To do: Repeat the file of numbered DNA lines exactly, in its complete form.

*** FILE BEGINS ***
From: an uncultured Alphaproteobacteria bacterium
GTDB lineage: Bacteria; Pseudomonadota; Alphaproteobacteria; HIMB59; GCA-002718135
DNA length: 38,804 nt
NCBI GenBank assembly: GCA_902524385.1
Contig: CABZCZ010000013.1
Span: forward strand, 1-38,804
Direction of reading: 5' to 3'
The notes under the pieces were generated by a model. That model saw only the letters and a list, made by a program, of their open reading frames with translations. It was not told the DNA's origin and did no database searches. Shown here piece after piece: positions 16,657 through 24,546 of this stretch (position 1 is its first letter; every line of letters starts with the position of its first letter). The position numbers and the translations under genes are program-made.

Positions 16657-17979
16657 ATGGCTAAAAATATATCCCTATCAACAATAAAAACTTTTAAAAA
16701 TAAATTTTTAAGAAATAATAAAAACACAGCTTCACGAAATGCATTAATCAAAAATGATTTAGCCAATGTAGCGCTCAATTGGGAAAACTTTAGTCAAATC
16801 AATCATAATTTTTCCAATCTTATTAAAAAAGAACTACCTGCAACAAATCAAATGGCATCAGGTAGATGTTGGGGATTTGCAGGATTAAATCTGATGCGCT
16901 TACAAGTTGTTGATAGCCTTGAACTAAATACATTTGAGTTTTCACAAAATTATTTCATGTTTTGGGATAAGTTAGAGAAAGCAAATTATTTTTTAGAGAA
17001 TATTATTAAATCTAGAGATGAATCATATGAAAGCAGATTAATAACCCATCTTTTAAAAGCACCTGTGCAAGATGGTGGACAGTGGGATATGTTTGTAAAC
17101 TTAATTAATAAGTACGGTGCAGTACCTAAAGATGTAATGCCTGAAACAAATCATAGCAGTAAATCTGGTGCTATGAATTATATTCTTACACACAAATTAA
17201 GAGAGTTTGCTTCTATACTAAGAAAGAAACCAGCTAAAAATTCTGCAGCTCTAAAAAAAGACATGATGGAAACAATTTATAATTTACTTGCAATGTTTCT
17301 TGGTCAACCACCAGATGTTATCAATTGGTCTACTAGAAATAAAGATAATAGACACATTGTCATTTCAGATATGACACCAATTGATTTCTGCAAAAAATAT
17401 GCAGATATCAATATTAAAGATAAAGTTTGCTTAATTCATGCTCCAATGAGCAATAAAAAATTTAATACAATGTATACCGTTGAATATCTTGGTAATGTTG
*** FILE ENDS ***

From: an uncultured Alphaproteobacteria bacterium
GTDB lineage: Bacteria; Pseudomonadota; Alphaproteobacteria; HIMB59; GCA-002718135
DNA length: 38,804 nt
NCBI GenBank assembly: GCA_902524385.1
Contig: CABZCZ010000013.1
Span: forward strand, 1-38,804
Direction of reading: 5' to 3'
The notes under the pieces were generated by a model. That model saw only the letters and a list, made by a program, of their open reading frames with translations. It was not told the DNA's origin and did no database searches. Shown here piece after piece: positions 16,657 through 24,546 of this stretch (position 1 is its first letter; every line of letters starts with the position of its first letter). The position numbers and the translations under genes are program-made.

Positions 16657-17979
16657 ATGGCTAAAAATATATCCCTATCAACAATAAAAACTTTTAAAAA
16701 TAAATTTTTAAGAAATAATAAAAACACAGCTTCACGAAATGCATTAATCAAAAATGATTTAGCCAATGTAGCGCTCAATTGGGAAAACTTTAGTCAAATC
16801 AATCATAATTTTTCCAATCTTATTAAAAAAGAACTACCTGCAACAAATCAAATGGCATCAGGTAGATGTTGGGGATTTGCAGGATTAAATCTGATGCGCT
16901 TACAAGTTGTTGATAGCCTTGAACTAAATACATTTGAGTTTTCACAAAATTATTTCATGTTTTGGGATAAGTTAGAGAAAGCAAATTATTTTTTAGAGAA
17001 TATTATTAAATCTAGAGATGAATCATATGAAAGCAGATTAATAACCCATCTTTTAAAAGCACCTGTGCAAGATGGTGGACAGTGGGATATGTTTGTAAAC
17101 TTAATTAATAAGTACGGTGCAGTACCTAAAGATGTAATGCCTGAAACAAATCATAGCAGTAAATCTGGTGCTATGAATTATATTCTTACACACAAATTAA
17201 GAGAGTTTGCTTCTATACTAAGAAAGAAACCAGCTAAAAATTCTGCAGCTCTAAAAAAAGACATGATGGAAACAATTTATAATTTACTTGCAATGTTTCT
17301 TGGTCAACCACCAGATGTTATCAATTGGTCTACTAGAAATAAAGATAATAGACACATTGTCATTTCAGATATGACACCAATTGATTTCTGCAAAAAATAT
17401 GCAGATATCAATATTAAAGATAAAGTTTGCTTAATTCATGCTCCAATGAGCAATAAAAAATTTAATACAATGTATACCGTTGAATATCTTGGTAATGTTG